Now we're into classic Uvalde weather. Try not to circle at all, and certainly only in 8 knots or better. Look way down the course line and make absolutely sure to choose a line of dark-bottom fat clouds. Cruise at 115-120 knots, then pull up hard, drop flaps, nose at the sky, and climb straight ahead at 7 knots. Take climbs to top out just as you leave each area of cloud, and do not get to near cloudbase because you'll be unable to see the good lines.
I gradually pull away from CW and SS, with the performance advantage of the Antares 20E. No markers at all in front, but the clouds are easy to read. Tactically, I'm pretty sure it will blue out to the south (last turn area) late in the day, as it has on prior days. Thus I drive to the far corner of the first and especially the second cylinder, 20 miles north of Sonora. The north sector was fantastic, with bases up to 10k MSL at the northern edge of the second turn. Its usually good over the hill country (but don't look down).
At the second turn, I'm around 140 miles out of the last turn area. The ILEC SN10 says I can nick the last cylinder and hit 4 hours on the money. Average speed is well over 90 mph aided by the 14 knot tailwind on the second leg. Next 140 miles will be into wind, critical not to circle if possible and keep the speed up. Looks like I can break 90 mph for the task. Except, its starting to blue out ahead !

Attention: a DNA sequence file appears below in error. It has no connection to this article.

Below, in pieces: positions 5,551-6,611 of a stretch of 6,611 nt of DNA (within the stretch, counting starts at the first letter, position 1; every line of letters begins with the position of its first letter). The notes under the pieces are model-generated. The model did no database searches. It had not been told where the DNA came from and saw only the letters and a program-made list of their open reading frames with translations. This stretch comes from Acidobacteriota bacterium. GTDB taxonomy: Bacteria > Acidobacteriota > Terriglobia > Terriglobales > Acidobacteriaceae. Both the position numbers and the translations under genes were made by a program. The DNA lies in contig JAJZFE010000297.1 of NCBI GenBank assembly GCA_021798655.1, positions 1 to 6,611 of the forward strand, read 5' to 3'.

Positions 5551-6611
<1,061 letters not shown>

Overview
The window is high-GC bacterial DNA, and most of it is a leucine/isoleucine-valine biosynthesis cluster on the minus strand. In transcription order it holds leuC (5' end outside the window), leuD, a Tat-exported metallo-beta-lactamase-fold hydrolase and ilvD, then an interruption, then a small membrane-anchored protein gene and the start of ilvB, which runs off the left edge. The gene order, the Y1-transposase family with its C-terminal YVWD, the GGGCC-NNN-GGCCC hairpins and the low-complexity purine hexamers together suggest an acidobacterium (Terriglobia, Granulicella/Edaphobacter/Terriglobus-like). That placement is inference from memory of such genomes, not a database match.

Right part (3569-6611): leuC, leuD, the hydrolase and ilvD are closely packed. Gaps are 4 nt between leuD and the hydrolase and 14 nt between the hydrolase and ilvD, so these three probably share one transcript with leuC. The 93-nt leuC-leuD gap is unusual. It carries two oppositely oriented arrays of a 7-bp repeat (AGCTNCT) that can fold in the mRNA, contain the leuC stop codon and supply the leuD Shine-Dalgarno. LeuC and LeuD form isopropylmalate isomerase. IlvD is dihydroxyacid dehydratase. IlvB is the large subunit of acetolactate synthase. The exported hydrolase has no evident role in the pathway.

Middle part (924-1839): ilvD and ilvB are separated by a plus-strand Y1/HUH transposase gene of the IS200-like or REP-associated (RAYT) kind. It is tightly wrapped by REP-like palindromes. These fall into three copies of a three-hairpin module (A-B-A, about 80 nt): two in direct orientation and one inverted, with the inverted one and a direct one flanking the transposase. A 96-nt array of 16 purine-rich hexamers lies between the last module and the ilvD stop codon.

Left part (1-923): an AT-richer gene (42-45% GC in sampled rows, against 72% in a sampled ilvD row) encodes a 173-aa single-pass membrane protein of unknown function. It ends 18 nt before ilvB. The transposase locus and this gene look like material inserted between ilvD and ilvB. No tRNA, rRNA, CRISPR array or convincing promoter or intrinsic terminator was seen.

I dithered and slowed up too much. Almost final glide around the remainder of the course as I leave the clouds (definitely final glide if I dial back the speed). Bumped and circled unnecessarily under the last wisps, then ended up blasting in at warp speed and 7 minutes over the 4 hour target time.
361 miles at 87.6 is good enough to win the day.
Coulda broke 90 mph with a bit less dithering and
a less conservative final glide.
Antares rules !
But, still 80 points in back of Dick Butler.
Gotta go faster tomorrow !
OLC view of 8-August Day 3 flight
Assigned turnpoints today. Big bowties take us west over the foothills, south to Eagle Pass, way east to Castroville in sight of San Antonio (this leg direct over Uvalde), south to Cotulla, and finally home. At 80 mph, 333 miles would take over 4 hours. And I'm not expecting 80 mph, as I think it will blue out for the latter part of the task. Open class is launching after 15-meter. This will not be a day to start real late...
The day developed really slowly, even a number of relights. My competitors waited to start. At 2:23PM I was high, line of clouds on course, figured I really had to go. Bounced along clouds not working, utterly failed to read the clouds. Had to cross between cloud lines and found silky smooth 3 knot lift in the blue. No idea why, but pulled the nose up and dropped flaps to climb straight ahead. Next clouds had sink underneath ! Followed by more weird lift in blue. No markers, flying by myself. Around 75mph to the first turn, with the tailwind. Can't find a decent thermal and keep pressing. Catch up to an early starter circling in... not much. Keep going.